I think what you are observing is normal on your Casio PX5. With the Casio action, the hammer strikes two rubber strips with a thin strip of felt glued to the rubber. There is a certain amount of bounce as the key comes back to its rest. I believe this is how they engineer the keys so they return quickly. There is also felt used on the inside of the key stops. These are directly under the plastic key. I believe this felt is used to slow down the key bounce. But invariably, the keys will exhibit some bounce. It normally does not affect playability, but some users have noted this before and have wondered about it.

Joined: Jun 2001
Posts: 4,862
B
Bob Offline
4000 Post Club Member
Offline
4000 Post Club Member
B
Joined: Jun 2001
Posts: 4,862
Just tried mine again. No bounce or let-off feel. Just a smooth movement all the way to the bottom of the key stroke.



Joined: Jul 2016
Posts: 30
W
WhatDaF Offline OP
Full Member
OP Offline
Full Member
W
Joined: Jul 2016
Posts: 30
Originally Posted by Bob
Just tried mine again. No bounce or let-off feel. Just a smooth movement all the way to the bottom of the key stroke.

Weird... Seeing how most comments taut it as the normal behavior of this model, I wonder whether yours is making something "wrong". I still feel like it's more pronounced than I would have liked it to be, but these other users don't seem to think it should be completely absent.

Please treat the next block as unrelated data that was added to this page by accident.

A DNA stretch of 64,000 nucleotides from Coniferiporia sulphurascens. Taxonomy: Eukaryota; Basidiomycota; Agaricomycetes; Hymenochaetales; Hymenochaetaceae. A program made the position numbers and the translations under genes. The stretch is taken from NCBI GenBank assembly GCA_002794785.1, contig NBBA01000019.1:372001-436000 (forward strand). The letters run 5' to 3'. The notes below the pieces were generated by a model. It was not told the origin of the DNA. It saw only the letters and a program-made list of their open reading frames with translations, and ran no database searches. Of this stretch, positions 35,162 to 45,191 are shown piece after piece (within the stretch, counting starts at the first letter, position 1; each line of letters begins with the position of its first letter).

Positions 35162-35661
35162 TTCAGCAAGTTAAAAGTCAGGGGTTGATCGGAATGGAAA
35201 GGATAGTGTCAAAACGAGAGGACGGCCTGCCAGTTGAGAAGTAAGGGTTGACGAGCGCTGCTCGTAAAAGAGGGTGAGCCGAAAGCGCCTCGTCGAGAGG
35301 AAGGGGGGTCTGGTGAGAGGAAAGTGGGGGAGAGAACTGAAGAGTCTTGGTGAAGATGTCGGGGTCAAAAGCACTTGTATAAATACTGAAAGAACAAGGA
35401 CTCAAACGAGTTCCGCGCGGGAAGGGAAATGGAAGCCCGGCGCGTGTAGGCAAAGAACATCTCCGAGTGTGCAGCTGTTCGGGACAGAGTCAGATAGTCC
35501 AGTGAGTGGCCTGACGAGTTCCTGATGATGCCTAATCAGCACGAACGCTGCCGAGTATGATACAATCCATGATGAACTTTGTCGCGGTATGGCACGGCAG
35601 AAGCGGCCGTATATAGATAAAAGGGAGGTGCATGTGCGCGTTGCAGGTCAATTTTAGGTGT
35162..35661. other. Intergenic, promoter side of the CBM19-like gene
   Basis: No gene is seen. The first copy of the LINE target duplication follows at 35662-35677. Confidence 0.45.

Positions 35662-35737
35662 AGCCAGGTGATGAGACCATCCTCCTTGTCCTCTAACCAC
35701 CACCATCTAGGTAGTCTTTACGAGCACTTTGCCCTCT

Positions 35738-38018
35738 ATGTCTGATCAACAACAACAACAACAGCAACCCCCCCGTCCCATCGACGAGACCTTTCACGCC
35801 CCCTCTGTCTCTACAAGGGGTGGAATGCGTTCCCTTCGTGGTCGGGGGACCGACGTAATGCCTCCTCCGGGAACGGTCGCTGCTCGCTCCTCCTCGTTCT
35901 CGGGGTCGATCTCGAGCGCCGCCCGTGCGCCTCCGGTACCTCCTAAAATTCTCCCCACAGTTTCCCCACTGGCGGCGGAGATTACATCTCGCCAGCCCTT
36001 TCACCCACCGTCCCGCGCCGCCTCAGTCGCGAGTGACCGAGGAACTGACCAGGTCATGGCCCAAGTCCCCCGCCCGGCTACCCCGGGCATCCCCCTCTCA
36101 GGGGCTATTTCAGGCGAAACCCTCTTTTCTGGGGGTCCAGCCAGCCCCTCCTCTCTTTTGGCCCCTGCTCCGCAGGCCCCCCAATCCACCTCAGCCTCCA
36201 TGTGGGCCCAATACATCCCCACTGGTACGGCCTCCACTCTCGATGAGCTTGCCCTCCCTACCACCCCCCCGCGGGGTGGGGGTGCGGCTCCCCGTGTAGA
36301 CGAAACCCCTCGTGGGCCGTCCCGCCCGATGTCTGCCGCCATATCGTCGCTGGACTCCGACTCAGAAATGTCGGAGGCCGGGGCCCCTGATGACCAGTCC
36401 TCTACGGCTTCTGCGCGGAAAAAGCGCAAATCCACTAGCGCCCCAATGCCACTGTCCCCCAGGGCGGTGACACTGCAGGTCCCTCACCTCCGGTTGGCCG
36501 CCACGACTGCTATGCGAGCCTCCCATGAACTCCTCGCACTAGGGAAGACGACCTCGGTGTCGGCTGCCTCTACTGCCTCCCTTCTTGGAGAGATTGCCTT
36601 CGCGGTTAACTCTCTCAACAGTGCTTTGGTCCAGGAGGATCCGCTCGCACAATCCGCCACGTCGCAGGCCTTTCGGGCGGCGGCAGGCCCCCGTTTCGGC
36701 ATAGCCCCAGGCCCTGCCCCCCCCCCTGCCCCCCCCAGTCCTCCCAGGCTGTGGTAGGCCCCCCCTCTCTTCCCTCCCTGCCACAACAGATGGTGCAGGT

And I'm not sure what the lef-off feel be. I read it's the slight thump when an acoustic piano's hammer disengages from the key, but I don't think what I'm feeling on my PX-5S is a simulation of that.

Joined: Apr 2007
Posts: 17,326
M
Yikes! 10000 Post Club Member
Offline
Yikes! 10000 Post Club Member
M
Joined: Apr 2007
Posts: 17,326
Originally Posted by WhatDaF
Originally Posted by Bob
Just tried mine again. No bounce or let-off feel. Just a smooth movement all the way to the bottom of the key stroke.

Weird... Seeing how most comments taut it as the normal behavior of this model, I wonder whether yours is making something "wrong". I still feel like it's more pronounced than I would have liked it to be, but these other users don't seem to think it should be completely absent.

And I'm not sure what the lef-off feel be. I read it's the slight thump when an acoustic piano's hammer disengages from the key, but I don't think what I'm feeling on my PX-5S is a simulation of that.


Can you test out another Casio in a store to see if it does the same thing? I think the problem is that your video is slow-motion. What does it look like at normal speed with normal hand posture and normal arm weight?


private piano/voice teacher FT

[Linked Image]
[Linked Image]
Joined: Jul 2016
Posts: 30
W
WhatDaF Offline OP
Full Member
OP Offline
Full Member
W
Joined: Jul 2016
Posts: 30
Originally Posted by Morodiene
Can you test out another Casio in a store to see if it does the same thing? I think the problem is that your video is slow-motion. What does it look like at normal speed with normal hand posture and normal arm weight?